While Covid-19 continues to dominate much of our daily news, property markets are nevertheless beginning to reopen as buyers, sellers, landlords and tenants begin to find their feet once again.
As the property world begins to reawaken, here are some of the latest snippets of news to reach the headlines.
Adding an ensuite adds £4k to a property’s value
House-hunting – subject to the usual social distancing rules – was made possible once again with effect from the 13th of May, reported the Guardian newspaper.
To add a little gloss to that good news, homeowners were also advised by a report in Property Wire last week that main bedrooms with an ensuite bathroom command a significantly higher price.
A recent survey showed that the average buyer is likely to pay £4,000 more for a property that has an ensuite bathroom.
On the flipside, if the only bathroom in the property can only be accessed through the kitchen, buyers are likely to offer substantially sell than the advertised price - £7,000 less on average, but £10,000 or even as much as £20,000 less in some cases.
Demand for rental property up
The reopening of the property market has seen a particular surge in the demand for rental accommodation – underlining the extent to which the lockdown has created considerable pent-up demand.
In a recent story, Letting Agent Today revealed that demand – measured by the volume of listings on the website Rightmove – had not only returned to pre-lockdown numbers but even surpassed it.
The total available stock of housing for rent – listed by the website – is now 13% higher than at the same time last year and has achieved a record in the site’s history.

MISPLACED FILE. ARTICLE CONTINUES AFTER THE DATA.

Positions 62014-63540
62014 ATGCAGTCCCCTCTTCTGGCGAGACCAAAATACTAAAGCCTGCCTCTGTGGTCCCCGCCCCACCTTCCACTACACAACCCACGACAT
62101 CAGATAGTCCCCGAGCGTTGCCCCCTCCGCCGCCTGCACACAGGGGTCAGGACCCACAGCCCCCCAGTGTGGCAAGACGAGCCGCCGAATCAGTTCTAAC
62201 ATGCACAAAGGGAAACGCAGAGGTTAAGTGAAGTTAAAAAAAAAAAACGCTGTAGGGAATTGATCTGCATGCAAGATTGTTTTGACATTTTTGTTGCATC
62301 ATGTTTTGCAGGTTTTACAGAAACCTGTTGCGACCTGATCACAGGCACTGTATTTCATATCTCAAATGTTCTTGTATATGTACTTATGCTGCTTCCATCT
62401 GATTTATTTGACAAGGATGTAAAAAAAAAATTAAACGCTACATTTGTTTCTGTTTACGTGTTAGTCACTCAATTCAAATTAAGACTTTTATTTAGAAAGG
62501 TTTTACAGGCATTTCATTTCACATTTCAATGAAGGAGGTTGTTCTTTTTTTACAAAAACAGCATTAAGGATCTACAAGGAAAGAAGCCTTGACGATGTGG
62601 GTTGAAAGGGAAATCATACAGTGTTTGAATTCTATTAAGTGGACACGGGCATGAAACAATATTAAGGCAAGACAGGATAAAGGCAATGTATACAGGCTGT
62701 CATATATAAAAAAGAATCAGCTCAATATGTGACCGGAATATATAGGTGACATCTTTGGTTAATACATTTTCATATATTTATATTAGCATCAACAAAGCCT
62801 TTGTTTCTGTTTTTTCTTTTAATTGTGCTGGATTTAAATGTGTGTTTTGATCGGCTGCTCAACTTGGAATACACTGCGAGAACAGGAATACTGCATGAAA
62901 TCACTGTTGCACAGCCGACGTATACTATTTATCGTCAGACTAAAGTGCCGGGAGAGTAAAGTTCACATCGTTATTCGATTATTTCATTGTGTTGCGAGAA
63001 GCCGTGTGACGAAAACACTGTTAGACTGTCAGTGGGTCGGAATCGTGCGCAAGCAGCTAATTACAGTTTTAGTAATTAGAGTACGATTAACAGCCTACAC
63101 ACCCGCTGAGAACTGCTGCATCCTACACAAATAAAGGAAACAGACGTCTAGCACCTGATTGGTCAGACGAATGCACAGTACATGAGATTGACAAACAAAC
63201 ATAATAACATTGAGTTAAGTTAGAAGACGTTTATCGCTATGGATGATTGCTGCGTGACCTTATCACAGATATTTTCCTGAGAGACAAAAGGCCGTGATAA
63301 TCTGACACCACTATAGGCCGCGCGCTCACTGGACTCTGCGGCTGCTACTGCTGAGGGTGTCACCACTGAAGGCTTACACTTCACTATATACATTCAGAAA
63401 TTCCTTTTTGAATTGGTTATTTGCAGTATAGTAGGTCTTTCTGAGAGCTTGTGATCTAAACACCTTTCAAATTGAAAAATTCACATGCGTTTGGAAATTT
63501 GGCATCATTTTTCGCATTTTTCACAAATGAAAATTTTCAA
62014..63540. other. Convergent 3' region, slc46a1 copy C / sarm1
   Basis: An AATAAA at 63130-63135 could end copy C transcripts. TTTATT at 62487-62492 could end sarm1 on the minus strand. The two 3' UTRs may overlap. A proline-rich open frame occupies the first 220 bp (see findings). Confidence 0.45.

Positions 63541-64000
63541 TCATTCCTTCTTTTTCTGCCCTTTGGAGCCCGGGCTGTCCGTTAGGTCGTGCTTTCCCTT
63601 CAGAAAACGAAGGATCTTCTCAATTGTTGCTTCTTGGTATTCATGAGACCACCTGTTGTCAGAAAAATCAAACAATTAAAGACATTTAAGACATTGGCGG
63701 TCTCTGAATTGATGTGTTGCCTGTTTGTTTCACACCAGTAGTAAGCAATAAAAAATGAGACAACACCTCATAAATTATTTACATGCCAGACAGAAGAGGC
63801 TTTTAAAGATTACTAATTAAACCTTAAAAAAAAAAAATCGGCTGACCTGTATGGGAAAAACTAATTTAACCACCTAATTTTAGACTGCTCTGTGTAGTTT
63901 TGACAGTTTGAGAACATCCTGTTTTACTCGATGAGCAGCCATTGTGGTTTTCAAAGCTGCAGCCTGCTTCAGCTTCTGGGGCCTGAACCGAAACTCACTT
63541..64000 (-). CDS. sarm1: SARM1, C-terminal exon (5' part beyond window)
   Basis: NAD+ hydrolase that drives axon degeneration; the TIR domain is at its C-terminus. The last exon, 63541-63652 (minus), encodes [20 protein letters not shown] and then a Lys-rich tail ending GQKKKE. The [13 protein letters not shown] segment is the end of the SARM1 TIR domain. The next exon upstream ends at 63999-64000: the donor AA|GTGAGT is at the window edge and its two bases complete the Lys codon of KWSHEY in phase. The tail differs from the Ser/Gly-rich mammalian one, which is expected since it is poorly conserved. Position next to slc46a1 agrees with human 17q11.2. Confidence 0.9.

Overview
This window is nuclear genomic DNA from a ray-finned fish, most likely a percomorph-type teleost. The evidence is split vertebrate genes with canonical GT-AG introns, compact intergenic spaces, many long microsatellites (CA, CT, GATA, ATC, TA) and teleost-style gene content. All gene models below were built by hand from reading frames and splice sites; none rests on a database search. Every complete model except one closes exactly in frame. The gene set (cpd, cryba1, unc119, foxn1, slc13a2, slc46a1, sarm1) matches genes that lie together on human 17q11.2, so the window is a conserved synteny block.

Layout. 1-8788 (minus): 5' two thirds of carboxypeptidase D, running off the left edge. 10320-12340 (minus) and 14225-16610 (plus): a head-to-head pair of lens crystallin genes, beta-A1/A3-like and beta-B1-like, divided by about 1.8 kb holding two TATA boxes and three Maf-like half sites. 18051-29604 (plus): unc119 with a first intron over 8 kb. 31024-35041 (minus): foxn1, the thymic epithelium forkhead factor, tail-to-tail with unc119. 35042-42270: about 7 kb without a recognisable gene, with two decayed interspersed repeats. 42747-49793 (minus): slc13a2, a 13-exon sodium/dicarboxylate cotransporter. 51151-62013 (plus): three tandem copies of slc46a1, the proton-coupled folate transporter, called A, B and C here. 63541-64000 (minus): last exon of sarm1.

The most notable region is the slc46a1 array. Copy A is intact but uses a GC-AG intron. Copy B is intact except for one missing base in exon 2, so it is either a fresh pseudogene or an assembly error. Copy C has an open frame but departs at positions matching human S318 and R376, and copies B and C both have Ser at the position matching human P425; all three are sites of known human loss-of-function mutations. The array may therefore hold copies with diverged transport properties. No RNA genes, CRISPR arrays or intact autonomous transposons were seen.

The average monthly rent across the whole of the UK currently stands at £1,089 – some 2.1% higher than a year ago, although growth has been slower than the pre-coronavirus rate of 3% per annum.
Is it time for a Stamp Duty holiday?
Another online listings site Zoopla on the 21st of May joined the call for a Stamp Duty holiday to provide immediate stimulus to the reawakening housing market.
The website argues that property transactions will be significantly increased by reducing the tax to zero. By describing any such move as a holiday conveys the sense of it providing only temporary relief – and, therefore, a further incentive for buyers not to delay but act soon.
The authors of the story estimate that total property transactions could be down by as much as 50% for 2020. So, Treasury receipts from Stamp Duty are in any case also likely to be halved to £4 billion.
The article concedes that the results of Stamp Duty holidays in the past have had a mixed impact on activity in transactions. It also recognises that those buying more expensive homes would benefit more from such a holiday. Stamp Duty is currently payable on a sliding scale for house prices that starts at £125,000. First-time buyers are exempt from Stamp Duty when buying a home of up to £300,000 and at a lower rate on home up to £500,000.
9 questions FTB’s should ask
Listings website Rightmove has published the nine questions any buyer needs to ask before buying a home – and which vendors need to be ready to answer:
- Why are you selling;
- How long has the house been on the market;
- Any recent extensions or structural alterations;
- Is there parking;
- How much do the average monthly utility bills cost;
- Is it a chain-free sale;
- Are there any local problems or issues;
- What furnishings and fittings are included in the price; and
- What are the neighbours like?
If your home is for sale, being ready-armed with the type of questions any prospective buyer is likely to be asking might help you stand a better chance of proceeding smoothly to a successful completion.